Elon Musk's plan to sell 20,000 people a $500 flamethrower branded with the name of his Los Angeles-based tunnel-digging venture, The Boring Company, has hit a roadblock. In a statement issued today and published on Twitter by Los Angeles Times report Liam Dillon, California Assemblyman Miguel Santiago (D-Los Angeles) said he intends to introduce legislation that would prevent Musk's company from selling the flamethrower to the public, at least in the state of California.
The legality of the weapon in the other 49 states of the US remains an open question. Yet Musk has confirmed on Twitter that the gun does not meet the Bureau of Alcohol, Tobacco, Firearms and Explosives' definition of an illegal flamethrower, which means The Boring Company's model does not emit a flame larger than 10 feet in range. So California may have to establish specific guidelines independent from federal regulation. Musk has suggested that the flamethrower would be used in some official capacity for The Boring Company, but it's not clear at the moment what that is.
"The state of California and the county and city of Los Angeles have entrusted Mr. Musk to help alleviate a real public policy problem here by executing a tunnel under the city to help alleviate traffic," writes Santiago, commenting on the city of Los Angeles' ongoing relationship with The Boring Company. The company has received permits to build a two-mile test tunnel in the Culver City suburb, where Musk's private spaceflight company SpaceX is headquartered. "This deviation feels like a slap in the face." Santiago at first thought news of The Boring Company's flamethrower sale was a joke. The bulk of his statement, which includes a Spider-Man reference, lays out his argument against handing the public a fire-breathing firearm:
Like most Americans, I am in awe in of Mr. Musk's genius — the brains behind Tesla, PayPal, SolarCity, and Space X. But as President Truman and Stan Lee have taught us all, 'With great power comes great responsibility.' There are many times in which technology and inventions benefit society, but are not made available to the public. We don't allow people to walk in off the street and purchase military-grade tanks or armor-piercing ammunition. I cannot even begin to image the problems a flamethrower would cause firefighters and police officers alike.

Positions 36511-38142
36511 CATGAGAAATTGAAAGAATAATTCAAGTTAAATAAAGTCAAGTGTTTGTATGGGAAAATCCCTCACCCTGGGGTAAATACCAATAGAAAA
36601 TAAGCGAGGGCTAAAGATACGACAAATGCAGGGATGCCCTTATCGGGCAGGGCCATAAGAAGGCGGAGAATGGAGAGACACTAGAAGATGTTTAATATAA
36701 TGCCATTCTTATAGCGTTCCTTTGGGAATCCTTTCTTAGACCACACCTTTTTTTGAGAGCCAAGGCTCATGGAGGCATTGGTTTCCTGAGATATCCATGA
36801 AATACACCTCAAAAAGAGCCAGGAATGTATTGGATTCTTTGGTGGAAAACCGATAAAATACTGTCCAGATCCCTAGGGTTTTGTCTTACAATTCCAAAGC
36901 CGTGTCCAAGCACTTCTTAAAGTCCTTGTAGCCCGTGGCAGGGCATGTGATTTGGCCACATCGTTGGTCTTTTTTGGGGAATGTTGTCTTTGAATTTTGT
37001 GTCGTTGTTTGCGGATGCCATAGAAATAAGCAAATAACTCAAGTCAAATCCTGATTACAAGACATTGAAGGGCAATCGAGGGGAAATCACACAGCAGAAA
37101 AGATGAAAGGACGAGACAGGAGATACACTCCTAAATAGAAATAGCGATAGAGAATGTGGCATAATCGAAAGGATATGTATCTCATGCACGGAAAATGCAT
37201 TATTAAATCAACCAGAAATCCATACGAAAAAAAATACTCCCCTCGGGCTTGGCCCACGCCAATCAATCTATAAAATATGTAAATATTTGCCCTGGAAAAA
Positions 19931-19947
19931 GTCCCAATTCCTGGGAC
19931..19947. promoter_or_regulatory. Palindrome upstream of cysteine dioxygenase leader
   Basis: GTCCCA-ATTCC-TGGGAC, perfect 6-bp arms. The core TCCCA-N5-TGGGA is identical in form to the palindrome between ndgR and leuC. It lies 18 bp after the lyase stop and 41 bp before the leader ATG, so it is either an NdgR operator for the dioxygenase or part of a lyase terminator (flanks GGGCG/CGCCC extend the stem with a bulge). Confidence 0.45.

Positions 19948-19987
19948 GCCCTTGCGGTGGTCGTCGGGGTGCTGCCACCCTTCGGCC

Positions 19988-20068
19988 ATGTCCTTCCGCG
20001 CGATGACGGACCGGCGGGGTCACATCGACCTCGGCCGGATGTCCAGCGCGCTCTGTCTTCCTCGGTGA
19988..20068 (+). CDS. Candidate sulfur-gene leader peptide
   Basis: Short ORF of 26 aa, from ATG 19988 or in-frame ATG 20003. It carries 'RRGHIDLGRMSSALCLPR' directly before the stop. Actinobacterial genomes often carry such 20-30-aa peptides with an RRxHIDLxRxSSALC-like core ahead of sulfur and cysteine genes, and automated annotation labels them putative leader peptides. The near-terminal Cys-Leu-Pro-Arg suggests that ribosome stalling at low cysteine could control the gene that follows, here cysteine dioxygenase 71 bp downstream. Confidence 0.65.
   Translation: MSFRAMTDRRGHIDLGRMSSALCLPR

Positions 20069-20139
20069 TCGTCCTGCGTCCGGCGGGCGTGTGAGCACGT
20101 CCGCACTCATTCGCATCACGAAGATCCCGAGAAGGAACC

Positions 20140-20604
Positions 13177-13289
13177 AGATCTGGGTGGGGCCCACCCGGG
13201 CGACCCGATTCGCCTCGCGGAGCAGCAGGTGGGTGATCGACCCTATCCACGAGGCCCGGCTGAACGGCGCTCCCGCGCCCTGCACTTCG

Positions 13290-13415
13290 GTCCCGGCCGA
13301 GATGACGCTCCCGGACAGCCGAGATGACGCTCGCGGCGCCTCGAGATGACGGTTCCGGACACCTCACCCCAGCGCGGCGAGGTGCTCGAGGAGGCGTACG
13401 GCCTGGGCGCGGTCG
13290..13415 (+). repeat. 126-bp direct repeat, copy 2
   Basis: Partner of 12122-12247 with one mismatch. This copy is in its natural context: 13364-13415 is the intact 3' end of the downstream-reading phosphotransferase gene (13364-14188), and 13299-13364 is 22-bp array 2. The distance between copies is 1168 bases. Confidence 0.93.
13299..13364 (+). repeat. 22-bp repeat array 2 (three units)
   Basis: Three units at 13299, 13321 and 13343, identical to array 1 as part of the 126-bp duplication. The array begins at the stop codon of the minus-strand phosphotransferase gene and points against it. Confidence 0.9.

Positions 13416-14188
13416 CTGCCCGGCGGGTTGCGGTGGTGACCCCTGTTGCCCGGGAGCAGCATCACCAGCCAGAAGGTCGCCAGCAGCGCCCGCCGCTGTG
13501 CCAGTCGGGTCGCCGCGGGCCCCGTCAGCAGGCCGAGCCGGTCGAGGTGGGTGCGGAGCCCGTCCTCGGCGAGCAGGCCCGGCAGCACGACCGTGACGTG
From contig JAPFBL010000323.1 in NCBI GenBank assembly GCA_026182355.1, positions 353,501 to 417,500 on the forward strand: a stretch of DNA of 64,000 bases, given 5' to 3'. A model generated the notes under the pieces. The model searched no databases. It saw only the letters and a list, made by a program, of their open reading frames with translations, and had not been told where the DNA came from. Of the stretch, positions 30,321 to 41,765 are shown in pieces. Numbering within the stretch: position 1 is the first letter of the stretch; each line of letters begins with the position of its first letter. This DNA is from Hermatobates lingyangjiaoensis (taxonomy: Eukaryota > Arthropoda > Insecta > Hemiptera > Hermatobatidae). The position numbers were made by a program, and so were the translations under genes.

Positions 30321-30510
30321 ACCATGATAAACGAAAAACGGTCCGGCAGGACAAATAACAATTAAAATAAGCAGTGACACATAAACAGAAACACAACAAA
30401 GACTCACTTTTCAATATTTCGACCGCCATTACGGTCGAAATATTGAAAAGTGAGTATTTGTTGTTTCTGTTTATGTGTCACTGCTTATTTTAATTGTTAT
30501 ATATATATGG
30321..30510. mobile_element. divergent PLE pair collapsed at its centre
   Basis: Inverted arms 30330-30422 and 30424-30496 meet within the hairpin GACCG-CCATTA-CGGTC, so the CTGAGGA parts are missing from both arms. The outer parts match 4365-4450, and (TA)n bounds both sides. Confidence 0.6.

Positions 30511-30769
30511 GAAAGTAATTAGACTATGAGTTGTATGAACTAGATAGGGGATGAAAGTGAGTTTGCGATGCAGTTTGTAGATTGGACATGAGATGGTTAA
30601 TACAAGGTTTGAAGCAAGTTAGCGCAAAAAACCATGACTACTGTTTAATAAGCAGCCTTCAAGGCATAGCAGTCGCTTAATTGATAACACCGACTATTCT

News of Musk's flamethrower sale came last week, seemingly making good on what appeared to be a joke Musk tweeted out back in December about moving on from The Boring Company's hat sale to a flamethrower one. (We know now Musk was, in fact, not joking.) The announcement came accompanied by a still image of the weapon and then an Instagram video of Boring Company representatives using working models, alongside a torrent of other Musk tweets and promotional material put out on social media. One follow-up video included Musk running at the camera deviously wielding the flamethrower himself.
Over the weekend, Musk opened preorders for the device at $500 apiece, with shipping slated for "spring." The Boring Company has so far sold more than $5 million worth, with Musk confirming two hours ago at time of publication that the 10,000-unit milestone had been passed. It's still not entirely clear whether the flamethrower will ever make its way to the public, legality aside. Musk continues to tweet tongue-in-cheek comments on Twitter, like informing his followers that the weapon will work well in a zombie apocalypse. Some have speculated that it's an elaborate April Fool's joke two months ahead of schedule.
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Musk is also known for messing with reporters and the public on Twitter. He said last month that SpaceX intends to send Musk's Tesla Roadster to space, told The Verge that the plan was "totally made up," but then actually followed through with preliminary planning to send the vehicle in the payload of the maiden voyage of SpaceX's Falcon Heavy rocket.
The Verge has preordered one flamethrower for its San Francisco office, so we'll let you know when and if we receive more information about shipping. In the meantime, all we can do now is wait and see whether the flamethrowers, like a certain flagship electric vehicle from a certain California-owned company, actually ships on time — or at all.